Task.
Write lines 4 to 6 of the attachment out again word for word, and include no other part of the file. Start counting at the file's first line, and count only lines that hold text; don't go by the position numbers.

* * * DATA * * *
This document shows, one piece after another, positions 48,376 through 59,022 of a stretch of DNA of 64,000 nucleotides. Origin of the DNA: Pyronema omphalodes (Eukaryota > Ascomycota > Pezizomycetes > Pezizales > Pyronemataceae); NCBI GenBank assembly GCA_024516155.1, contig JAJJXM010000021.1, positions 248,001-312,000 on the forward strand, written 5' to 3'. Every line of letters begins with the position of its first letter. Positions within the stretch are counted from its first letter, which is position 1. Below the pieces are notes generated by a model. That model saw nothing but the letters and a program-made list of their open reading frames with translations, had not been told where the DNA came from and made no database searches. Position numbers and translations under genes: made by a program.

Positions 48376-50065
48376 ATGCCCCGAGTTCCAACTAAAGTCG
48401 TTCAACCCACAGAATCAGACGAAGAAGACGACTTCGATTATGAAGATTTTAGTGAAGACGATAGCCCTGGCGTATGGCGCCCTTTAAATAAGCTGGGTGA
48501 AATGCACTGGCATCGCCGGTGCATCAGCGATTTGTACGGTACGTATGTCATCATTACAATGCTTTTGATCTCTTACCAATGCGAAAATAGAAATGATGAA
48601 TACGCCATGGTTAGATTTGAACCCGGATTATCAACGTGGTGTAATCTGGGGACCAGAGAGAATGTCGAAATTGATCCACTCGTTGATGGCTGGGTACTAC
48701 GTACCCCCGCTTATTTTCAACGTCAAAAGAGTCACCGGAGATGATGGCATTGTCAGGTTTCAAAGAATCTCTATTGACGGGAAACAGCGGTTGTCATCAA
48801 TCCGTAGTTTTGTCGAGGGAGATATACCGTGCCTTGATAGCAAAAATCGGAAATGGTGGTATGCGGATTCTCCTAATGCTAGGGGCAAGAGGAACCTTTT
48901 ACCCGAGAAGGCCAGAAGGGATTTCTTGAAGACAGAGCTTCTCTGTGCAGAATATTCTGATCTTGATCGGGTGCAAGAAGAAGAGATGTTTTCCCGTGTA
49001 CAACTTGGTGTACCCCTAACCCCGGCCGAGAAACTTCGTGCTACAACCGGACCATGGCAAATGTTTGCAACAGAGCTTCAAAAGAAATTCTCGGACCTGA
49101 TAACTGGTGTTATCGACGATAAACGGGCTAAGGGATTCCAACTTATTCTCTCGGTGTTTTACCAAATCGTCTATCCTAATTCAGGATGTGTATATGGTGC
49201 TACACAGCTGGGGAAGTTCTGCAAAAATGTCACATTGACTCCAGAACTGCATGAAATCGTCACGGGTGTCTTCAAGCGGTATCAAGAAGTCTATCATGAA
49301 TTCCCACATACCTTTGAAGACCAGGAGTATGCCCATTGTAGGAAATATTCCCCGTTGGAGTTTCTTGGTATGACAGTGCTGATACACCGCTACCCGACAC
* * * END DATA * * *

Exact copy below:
48401 TTCAACCCACAGAATCAGACGAAGAAGACGACTTCGATTATGAAGATTTTAGTGAAGACGATAGCCCTGGCGTATGGCGCCCTTTAAATAAGCTGGGTGA
48501 AATGCACTGGCATCGCCGGTGCATCAGCGATTTGTACGGTACGTATGTCATCATTACAATGCTTTTGATCTCTTACCAATGCGAAAATAGAAATGATGAA
48601 TACGCCATGGTTAGATTTGAACCCGGATTATCAACGTGGTGTAATCTGGGGACCAGAGAGAATGTCGAAATTGATCCACTCGTTGATGGCTGGGTACTAC